The translations on their own range from serviceable to brilliant, with most falling in the massive chasm in between. The great translators of Chinese poetry, Rexroth, Pound, Hinton, almost universally turn out better poems inspired by the Chinese original. However, the poems presented do a wonderful job of helping even those with little or no Chinese (I am in the "little" category myself) bridge over into the Chinese version, because they struggle to be faithful to both the vocabulary and structure of the original. Combined with the pinyin and sound file, even someone with no Chinese at all can "find" much of what the translation might have otherwise "lost", belying Mr. Frost's pithiness. Taken together with the material presented on the poem, the translations become almost universally brilliant. I have found no better access into the untranslatable than this volume.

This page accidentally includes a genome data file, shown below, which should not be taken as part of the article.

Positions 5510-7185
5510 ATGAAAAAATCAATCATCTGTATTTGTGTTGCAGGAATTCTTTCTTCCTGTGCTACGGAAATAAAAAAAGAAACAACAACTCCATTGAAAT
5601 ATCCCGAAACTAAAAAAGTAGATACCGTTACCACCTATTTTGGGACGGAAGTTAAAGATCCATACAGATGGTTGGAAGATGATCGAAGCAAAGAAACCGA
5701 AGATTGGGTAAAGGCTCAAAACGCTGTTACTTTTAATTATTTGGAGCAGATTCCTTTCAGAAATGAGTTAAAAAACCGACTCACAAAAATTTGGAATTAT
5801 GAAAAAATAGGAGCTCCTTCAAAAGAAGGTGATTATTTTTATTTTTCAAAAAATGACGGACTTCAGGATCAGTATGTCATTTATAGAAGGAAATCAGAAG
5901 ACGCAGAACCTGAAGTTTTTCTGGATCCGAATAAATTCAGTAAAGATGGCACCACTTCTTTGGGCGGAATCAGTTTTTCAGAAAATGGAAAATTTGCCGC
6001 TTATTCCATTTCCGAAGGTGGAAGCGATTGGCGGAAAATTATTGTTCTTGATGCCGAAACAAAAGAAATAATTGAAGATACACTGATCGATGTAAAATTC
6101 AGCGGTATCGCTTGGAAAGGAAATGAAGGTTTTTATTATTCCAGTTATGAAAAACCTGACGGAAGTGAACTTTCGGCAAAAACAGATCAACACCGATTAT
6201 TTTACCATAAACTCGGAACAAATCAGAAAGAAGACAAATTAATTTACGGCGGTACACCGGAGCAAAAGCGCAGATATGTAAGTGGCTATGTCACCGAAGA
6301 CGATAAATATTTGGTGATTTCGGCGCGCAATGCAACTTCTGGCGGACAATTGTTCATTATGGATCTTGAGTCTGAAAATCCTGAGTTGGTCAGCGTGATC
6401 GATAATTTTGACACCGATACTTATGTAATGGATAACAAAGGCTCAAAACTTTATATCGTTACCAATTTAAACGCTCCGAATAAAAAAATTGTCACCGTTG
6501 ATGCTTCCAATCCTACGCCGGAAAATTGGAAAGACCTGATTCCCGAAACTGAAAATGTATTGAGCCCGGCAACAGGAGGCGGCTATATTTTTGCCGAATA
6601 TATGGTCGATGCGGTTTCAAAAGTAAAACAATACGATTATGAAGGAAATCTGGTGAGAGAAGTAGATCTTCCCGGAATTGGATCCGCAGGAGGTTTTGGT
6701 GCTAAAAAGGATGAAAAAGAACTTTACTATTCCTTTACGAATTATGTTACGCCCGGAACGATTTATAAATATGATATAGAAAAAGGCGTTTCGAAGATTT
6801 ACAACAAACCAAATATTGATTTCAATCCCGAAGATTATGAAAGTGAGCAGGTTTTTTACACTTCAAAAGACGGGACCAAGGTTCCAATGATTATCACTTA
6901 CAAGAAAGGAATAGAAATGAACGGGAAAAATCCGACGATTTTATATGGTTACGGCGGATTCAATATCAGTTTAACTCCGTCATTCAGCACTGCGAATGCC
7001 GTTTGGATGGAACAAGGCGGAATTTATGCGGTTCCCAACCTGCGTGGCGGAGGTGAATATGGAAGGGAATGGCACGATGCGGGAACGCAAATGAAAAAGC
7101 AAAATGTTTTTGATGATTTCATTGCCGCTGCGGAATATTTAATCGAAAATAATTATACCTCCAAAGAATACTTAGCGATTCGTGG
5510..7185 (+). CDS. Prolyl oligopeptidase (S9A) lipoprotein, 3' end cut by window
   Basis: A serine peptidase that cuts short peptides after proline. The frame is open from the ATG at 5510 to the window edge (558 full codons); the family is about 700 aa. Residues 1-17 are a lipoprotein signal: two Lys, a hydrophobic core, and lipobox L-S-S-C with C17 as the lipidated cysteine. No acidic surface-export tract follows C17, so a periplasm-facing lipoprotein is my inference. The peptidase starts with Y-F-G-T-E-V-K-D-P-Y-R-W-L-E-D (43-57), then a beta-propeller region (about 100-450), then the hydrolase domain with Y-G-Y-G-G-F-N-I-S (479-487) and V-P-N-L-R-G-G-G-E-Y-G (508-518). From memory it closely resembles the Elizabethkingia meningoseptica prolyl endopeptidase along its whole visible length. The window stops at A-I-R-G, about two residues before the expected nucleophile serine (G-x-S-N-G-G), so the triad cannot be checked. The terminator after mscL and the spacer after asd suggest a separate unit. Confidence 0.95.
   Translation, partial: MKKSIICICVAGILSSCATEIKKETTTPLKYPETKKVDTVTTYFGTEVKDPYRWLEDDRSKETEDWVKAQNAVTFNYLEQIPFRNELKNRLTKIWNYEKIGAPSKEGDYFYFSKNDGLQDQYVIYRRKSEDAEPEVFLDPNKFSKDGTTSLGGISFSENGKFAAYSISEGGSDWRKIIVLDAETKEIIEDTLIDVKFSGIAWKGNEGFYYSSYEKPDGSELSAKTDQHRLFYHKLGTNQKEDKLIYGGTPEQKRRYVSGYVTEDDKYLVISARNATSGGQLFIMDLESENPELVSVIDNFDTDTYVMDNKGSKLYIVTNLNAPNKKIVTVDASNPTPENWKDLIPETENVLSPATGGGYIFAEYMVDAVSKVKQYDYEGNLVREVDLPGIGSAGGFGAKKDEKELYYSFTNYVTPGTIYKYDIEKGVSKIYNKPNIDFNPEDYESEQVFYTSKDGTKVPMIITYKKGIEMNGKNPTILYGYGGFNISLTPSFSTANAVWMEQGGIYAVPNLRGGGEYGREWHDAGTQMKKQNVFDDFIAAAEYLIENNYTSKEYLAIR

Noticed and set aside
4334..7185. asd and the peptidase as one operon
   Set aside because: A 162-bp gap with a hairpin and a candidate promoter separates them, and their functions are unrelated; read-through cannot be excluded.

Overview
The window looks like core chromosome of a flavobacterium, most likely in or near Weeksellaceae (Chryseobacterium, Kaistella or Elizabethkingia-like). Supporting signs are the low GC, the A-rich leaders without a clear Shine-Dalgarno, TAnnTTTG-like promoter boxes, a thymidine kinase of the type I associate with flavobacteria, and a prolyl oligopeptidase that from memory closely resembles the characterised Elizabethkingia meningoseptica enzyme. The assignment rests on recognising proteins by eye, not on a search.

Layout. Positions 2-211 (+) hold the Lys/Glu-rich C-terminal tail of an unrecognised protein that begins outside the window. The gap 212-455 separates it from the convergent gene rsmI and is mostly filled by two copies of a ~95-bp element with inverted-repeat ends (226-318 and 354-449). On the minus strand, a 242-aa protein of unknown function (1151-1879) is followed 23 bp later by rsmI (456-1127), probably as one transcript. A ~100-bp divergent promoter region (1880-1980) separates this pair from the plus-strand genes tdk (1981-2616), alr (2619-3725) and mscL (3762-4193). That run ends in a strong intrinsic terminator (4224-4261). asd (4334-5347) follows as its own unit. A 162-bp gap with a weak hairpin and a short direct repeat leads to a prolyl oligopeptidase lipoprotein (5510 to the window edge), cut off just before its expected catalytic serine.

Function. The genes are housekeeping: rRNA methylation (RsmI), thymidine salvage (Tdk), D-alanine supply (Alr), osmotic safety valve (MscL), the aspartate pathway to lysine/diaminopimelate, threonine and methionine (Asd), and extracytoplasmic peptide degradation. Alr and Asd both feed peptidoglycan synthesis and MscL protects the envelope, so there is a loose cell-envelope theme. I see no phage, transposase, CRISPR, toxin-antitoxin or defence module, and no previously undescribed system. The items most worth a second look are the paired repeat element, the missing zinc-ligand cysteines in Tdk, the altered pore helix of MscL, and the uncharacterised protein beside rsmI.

Perhaps the most masterful chapter is on the Tung era Shi poetry, a pentasyllablic "regulated" verse, by Zong-qi Cai himself, where he not only provides us with a clear and straightforward explanation of the poetic structures that define the genre but also gives us a cosmological explanation of how those structures reflect a "yin-yang" balance, and then shows us how the structures and cosmology play out in several well-known Tang-era poems. In these few packed pages, we come to understand what Du Fu was doing better than we can by reading whole volumes about him and his work. This changed the way I read Tang poetry (whether in translation or not).

Even if this chapter stands out, however, the quality of the book is consistently excellent, and each chapter deserves to be savored slowly; each is packed with wisdom and beauty. I have called this both one of the best books ON poetry and OF poetry I have come across, and the authors have also graced us as well with a workbook that is geared toward the Chinese learner, and gives us an opportunity to work closely with another 100 poems building vocabulary and translation ability. The authors also set up a facebook page devoted to following through with the work of the book.